The Weirdest-Looking Exercises You Should Start Doing

Anthony J. Yeung
by Anthony J. Yeung
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The Weirdest-Looking Exercises You Should Start Doing

To build the body you want and improve your fitness, you have to be willing to do some things you don’t love. It can be a sacrifice, but getting out of your comfort zone is what it’s all about.

Sure, you know the squat and bench press, but there are also several strange-looking exercises that actually get real results. To the untrained eye, they might look like something from a “Gym Fail” video, but they actually help build strength, power and an incredible physique.

Say hello to the nine weirdest-looking exercises that boost your fitness. Once you try them, you’ll laugh your way to an awesome physique.


For ultimate athleticism, you need strong and powerful glutes to help with jumps, sprints and pushing opponents. However exercises like deadlifts can sometimes hurt your lower back if you have pre-existing injuries or poor technique. Instead, this move will strengthen your hips and teach you how to do a picture-perfect deadlift.


We all know the barbell squat. You can do a front squat or back squat — and that’s about it, right?

Well, believe it or not, holding a heavy barbell with your elbows can unleash a new mode of leg training. Called a “Zercher Squat,” you’ll activate your core (and arms) more than traditional barbell squats and prevent yourself from collapsing forward. Start light and build strength; your arms will get used to it. (You can also use barbell pads for additional cushioning.)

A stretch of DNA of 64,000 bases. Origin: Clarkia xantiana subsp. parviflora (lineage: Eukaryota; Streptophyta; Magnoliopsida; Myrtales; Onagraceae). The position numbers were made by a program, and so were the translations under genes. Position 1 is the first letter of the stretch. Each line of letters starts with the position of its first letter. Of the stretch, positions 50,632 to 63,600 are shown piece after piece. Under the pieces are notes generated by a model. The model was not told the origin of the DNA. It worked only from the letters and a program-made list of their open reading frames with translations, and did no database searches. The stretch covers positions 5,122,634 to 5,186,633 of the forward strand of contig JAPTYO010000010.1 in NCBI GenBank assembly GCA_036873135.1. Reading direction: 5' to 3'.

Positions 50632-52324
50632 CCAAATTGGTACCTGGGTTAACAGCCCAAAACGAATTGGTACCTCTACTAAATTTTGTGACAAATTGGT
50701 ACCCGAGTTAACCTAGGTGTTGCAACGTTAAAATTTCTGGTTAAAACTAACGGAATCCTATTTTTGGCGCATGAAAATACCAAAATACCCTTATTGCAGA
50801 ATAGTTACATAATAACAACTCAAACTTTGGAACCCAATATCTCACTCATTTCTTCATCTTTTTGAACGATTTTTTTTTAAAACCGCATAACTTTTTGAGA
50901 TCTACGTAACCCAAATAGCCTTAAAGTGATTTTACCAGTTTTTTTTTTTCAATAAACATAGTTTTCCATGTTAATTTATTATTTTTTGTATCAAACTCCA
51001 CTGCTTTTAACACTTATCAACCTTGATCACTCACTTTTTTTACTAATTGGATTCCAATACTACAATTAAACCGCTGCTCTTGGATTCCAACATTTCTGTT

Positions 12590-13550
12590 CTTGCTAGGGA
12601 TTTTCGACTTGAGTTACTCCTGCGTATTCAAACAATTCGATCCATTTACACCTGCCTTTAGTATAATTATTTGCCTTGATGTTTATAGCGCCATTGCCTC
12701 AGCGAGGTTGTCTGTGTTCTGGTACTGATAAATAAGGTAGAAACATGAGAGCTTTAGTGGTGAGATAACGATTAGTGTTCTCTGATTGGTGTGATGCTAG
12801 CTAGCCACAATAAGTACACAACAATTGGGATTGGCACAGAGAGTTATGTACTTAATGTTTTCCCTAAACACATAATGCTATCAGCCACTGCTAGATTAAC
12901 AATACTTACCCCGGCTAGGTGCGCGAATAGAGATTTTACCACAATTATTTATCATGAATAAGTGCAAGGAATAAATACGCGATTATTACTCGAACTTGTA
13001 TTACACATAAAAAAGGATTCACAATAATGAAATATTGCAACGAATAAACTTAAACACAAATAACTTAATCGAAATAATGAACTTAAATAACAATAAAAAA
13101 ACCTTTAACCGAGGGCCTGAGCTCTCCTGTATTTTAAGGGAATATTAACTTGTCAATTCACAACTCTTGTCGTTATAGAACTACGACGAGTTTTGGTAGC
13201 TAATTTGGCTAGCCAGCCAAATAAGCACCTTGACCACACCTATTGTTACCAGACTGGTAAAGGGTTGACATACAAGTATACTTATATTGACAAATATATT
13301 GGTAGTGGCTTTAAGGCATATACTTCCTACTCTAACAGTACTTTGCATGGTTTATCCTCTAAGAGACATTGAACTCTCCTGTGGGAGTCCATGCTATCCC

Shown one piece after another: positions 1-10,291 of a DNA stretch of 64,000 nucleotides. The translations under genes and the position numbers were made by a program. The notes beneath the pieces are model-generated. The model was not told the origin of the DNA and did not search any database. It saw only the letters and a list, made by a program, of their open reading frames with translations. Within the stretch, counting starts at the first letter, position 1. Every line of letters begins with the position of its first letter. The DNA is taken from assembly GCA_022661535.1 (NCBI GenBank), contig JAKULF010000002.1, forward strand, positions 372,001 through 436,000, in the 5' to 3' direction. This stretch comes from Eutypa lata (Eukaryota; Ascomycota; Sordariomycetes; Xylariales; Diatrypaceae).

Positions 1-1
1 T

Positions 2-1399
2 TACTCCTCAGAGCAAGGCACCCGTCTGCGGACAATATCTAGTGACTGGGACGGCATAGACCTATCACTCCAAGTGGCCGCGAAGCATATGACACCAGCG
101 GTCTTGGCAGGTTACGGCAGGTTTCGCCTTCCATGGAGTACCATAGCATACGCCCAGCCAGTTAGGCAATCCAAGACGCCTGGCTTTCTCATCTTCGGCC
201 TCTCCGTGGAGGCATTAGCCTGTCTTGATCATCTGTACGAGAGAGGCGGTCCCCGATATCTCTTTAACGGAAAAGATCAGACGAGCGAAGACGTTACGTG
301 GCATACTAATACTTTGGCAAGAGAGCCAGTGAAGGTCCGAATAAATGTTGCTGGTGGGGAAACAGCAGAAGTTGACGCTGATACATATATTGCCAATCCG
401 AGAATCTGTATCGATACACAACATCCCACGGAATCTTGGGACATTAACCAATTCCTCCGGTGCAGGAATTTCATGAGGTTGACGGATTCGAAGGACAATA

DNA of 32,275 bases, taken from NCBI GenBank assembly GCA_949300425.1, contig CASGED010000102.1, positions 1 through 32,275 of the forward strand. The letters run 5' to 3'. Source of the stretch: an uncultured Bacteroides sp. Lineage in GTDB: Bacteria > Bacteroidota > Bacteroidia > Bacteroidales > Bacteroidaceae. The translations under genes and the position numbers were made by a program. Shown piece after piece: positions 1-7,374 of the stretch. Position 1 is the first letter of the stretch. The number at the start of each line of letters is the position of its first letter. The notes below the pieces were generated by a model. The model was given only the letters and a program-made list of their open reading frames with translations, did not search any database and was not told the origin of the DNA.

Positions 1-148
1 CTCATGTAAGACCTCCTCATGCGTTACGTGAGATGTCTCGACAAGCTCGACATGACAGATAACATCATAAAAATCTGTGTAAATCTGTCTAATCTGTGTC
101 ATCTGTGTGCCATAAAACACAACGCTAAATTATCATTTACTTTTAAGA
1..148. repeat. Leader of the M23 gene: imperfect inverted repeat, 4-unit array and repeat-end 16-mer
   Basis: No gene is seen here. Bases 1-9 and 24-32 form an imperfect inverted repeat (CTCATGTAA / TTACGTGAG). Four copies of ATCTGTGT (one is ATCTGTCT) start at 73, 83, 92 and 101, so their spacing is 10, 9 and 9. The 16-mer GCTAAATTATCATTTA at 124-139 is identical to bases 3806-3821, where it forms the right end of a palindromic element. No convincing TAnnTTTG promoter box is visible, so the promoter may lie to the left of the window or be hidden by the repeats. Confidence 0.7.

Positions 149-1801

If you thought the pull-through was strange, get ready for the best exercise for strong glutes: the barbell hip thrust.

You’ll add a ton of muscle to your backside — without stressing your knees or lower back — and you’ll see improvements on every other lower-body exercise. You’ll also reduce the chances of hamstring pulls by training your glutes to support your running gait.


Everyone wants a sexy midsection. That’s why, whenever you go to the gym, you’ll see crowds of people doing situps, planks, and other traditional core exercises.

Yet the push-pull is the hidden gem of abdominal training. (Seriously, when have you seen this move before?) You’ll strengthen your abs, obliques and deep core muscles like no other as you keep your torso still and push and pull at the same time.


The name SLBR (pronounced “slobber”) is strange enough, but wait until you try it.
The supine lying ball roll blasts your midsection in a unique way. You have to force your core to resist twisting and bending while maintaining great spine position.


The crawl is an incredibly easy and safe exercise with so many benefits. You’ll improve your joint stability, core strength, muscular endurance and cross-body connections between opposite arm and leg.

The result? Better connection between your upper body and lower body and great movement patterns that can handle some serious weight. It just feels silly because most of us haven’t crawled since the age of two.


Welcome to one of the most complete core exercises. The Turkish get-up looks complex (and odd), but trust us — it gives you everything you need for a strong core, total-body stability, healthy movement patterns and great conditioning.

Start with no weight. Instead make a fist and balance your shoe on top of your knuckles as you go through the Turkish get-up. Once you build foundational strength and get used to the movement, slowly add weight with kettlebells.


The key to a great workout is a great warmup. Gone are the days of a 5-minute run on a treadmill and toe touches. Now, elite athletes spend a lot of time preparing their bodies with activation and mobility drills before even touching a weight.

Use fire hydrants for a great glute-activation drill before your workouts. You’ll improve your hip stability and mobility, and you’ll activate your core.


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About the Author

Anthony J. Yeung
Anthony J. Yeung

Anthony, a certified strength and conditioning specialist, is a fitness expert at Esquire, GQ and Men’s Health and gets guys in shape for their wedding at GroomBuilder.


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